• by Jenny Benzie | Advanced Sommelier + Certified Wine Educator, | Proprietress of Épernay Wine & Spirits •
Nantucket is a special place, and sometimes we have our own rules that do not apply to other locales. No, you still can’t drink and drive here. You still have to wear your seatbelt, just like in the rest of America. But for those of you who come to visit from Boston, New York, Florida, and beyond, local restaurants on-island that have a license to serve alcohol do not allow you to bring your own bottle, also known as BYOB. You may insist on doing this at your favorite establishments elsewhere in the world and pay what is known as a “corkage fee” for opening what is usually a bottle of wine, but this is not the case on Nantucket. The good news is, however, that there are a handful of restaurants on island that do not have alcohol licenses, and they do allow you to bring your own libations. In fact, if you don’t bring your own bottles to these places, then you have a “Vino 911” situation. But more on that later.
Here are some important BYOB Etiquette Tips that you need to know in order to avoid embarrassing yourself when bringing your own bottle(s) to any restaurant.
Call Ahead. Call the restaurant ahead of time to confirm whether or not you can bring your own wine. Be sure to inquire if there are any corkage fees or a limit to the number of wines that you can bring. Some establishments will charge you a set fee per bottle based on the size of the bottle (magnums may cost more because they hold the same amount of wine as two regular 750 ml sized bottles). Others may charge a fee per drinker (not necessarily how many are in your party), with an unlimited number of bottles. Fees can range from as low as no charge (and possibly little to no service either, in which case don’t forget to bring your own opener as well), to a moderate $10-$15, or as much as $50 per bottle. A restaurant that does have an alcohol license but still allows BYOB may choose to charge a corkage fee based on the cost of their lowest priced wine. They may also ask that you avoid bringing something that is currently on their list, even if it is a different vintage.
Bring Something Worthy. Check out the menu at the establishment and bring a wine that is not only appropriate to the cuisine, but also matches the ambiance of the restaurant and the mood of the evening. Bring something special enough that will make the experience memorable without being cheap just to save money on the alcohol portion of the bill. Keep in mind that it is totally acceptable to bring a backup bottle in case you have a bad one or find that you want to drink more. There is nothing worse than having a Vino 911 and having to call your local wine shop to make a speedy delivery so that your night is not ruined. Unless it’s the misfortune of showing up empty handed, not knowing that the restaurant was BYOB. In Massachusetts, you can take your unfinished wine home with you as long as it is properly bagged by the restaurant when departing. You should also only be charged a corkage fee based upon what is opened.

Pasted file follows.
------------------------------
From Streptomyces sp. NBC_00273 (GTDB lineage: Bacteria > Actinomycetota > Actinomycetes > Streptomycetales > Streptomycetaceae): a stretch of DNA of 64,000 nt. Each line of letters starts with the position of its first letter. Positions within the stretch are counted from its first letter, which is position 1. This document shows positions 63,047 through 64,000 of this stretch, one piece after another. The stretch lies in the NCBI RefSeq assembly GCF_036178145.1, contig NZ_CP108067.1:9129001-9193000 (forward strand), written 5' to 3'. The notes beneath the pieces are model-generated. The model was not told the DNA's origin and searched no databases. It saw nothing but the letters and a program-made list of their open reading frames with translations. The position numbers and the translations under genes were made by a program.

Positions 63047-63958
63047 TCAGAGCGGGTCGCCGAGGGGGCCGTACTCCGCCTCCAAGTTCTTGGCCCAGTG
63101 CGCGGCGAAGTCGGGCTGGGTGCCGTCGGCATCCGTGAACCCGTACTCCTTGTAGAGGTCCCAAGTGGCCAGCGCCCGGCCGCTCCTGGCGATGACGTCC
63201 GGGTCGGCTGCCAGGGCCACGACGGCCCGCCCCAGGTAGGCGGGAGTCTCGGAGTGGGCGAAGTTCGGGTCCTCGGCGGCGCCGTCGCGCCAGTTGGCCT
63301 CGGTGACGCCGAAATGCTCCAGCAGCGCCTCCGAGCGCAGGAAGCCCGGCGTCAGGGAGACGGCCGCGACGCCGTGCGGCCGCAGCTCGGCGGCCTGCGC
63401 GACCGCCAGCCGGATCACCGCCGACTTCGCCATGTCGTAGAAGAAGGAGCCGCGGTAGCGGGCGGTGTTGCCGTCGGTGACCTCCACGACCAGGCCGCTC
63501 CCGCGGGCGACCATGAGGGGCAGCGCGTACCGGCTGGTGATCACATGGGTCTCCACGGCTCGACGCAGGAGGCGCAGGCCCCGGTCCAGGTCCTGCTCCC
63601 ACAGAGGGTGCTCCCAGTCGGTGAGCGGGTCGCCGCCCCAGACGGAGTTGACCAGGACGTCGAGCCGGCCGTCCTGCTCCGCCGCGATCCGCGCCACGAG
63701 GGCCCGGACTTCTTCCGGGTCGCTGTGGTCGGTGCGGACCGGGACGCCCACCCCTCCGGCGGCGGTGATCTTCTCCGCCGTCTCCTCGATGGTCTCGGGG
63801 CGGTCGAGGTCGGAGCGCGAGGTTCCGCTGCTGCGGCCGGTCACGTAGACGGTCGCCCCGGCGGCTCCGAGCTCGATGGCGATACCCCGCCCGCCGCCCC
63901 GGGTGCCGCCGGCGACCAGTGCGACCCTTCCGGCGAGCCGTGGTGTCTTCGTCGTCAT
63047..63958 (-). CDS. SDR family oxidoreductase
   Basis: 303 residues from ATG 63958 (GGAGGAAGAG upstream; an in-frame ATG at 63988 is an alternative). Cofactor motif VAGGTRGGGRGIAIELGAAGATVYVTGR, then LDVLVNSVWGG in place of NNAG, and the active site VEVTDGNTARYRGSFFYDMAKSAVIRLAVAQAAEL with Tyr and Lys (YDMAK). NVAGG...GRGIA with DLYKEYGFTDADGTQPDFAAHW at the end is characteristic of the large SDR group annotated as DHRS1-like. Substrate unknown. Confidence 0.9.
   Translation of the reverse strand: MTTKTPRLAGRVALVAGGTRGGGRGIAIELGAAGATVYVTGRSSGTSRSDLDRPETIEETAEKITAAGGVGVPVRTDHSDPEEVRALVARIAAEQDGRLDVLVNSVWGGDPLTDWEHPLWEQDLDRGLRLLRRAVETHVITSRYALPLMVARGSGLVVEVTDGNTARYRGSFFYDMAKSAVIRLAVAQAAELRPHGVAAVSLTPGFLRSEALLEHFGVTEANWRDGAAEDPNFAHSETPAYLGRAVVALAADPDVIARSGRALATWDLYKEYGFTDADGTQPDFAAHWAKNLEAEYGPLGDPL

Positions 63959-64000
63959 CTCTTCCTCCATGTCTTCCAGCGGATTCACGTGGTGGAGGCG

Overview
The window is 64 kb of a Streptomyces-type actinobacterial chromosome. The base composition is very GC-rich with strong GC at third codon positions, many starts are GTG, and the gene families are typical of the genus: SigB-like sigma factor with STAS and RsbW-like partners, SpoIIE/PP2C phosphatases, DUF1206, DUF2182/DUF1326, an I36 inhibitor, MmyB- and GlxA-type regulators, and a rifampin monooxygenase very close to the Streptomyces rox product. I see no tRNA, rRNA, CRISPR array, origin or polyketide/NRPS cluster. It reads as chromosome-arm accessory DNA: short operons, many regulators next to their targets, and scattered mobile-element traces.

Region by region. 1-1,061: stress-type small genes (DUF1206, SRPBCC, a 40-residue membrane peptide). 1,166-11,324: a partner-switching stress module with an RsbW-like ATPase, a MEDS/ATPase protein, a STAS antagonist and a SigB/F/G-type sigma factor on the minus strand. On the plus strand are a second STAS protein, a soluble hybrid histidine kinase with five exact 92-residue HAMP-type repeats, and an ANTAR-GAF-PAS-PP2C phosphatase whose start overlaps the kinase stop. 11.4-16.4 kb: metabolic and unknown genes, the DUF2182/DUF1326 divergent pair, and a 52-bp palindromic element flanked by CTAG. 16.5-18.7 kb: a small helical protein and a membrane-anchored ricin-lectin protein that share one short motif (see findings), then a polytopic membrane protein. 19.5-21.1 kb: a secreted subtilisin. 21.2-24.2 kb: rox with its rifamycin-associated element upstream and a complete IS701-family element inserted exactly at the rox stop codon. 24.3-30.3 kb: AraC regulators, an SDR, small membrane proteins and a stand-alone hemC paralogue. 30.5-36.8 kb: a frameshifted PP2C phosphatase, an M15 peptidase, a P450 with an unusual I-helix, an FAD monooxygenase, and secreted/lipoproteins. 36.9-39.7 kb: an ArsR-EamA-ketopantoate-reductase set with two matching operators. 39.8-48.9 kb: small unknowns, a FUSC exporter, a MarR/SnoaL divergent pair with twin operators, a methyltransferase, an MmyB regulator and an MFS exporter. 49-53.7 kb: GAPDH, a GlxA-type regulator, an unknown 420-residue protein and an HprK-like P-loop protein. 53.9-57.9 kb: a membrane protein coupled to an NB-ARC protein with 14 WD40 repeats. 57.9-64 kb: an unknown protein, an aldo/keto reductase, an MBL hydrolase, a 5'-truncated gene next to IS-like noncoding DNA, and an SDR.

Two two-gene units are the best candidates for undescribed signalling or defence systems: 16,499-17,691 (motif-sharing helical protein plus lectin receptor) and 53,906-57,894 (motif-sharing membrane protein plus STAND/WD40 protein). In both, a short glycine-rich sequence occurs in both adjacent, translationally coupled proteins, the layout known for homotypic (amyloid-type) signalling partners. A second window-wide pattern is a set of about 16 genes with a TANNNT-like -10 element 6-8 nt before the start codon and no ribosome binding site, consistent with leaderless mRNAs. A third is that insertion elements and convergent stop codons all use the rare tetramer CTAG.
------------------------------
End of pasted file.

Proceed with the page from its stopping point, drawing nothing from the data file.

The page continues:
Be Generous. Some people do not tip on corkage, but it is still a service being offered that needs to be acknowledged. When you bring your “Catch of the Day” to a restaurant for the chef to prepare and you are charged a plating fee, you still tip on that amount, correct? So why wouldn’t it be the same for proper wine service? (I use the term proper because, let’s face it, if the service isn’t up to your standards, that’s a different story.) For most establishments, the corkage fee goes to the house, not to the sommelier or server who prepared your glasses, opened and decanted your wine, and poured it throughout the evening. As a gesture of good will, offer a taste of your wine to the server or chef or leave a little in the bottle for them to enjoy at the end of the night when they finish their shift. This gives you the opportunity to look like a wine pro by sharing the bottle that you brought and being able to talk about why this wine excites you. This also sets you up for success with good rapport for the next time you frequent the establishment.
What Not To Do. It may seem elementary to some of you, but don’t bring something from the two for $10 bin. You are worth more than that when you go out to eat, whether or not it is a special occasion. Do not bring a sparkling or white wine that has not been properly chilled and thus isn’t ready to drink upon arrival. If you are purchasing your wine last minute on the way to the restaurant, many wine stores have coolers that are stocked full of cold wine ready to go. Same for reds; don’t come with wine that is too warm from sitting in your hot car all day. (Yuck!) And of course, remember to remove the price tag before your arrival. Carry your bottle with pride in a nice bag, not something that makes you look like a hobo coming in off the street.
Lastly, remember that BYOB is exactly what the acronym means, with the last letter meaning “bottle.” This bottle doesn’t just have to be wine for dinner. Sparkling wine can be brought to make mimosas at brunch. A great selection of specialty beers come in different bottle shapes and sizes, as does tequila, gin, and a slew of other liquors. Just be sure to follow the etiquette steps above with these other bottle selections as well, and don’t be surprised if they do charge you for the mixers!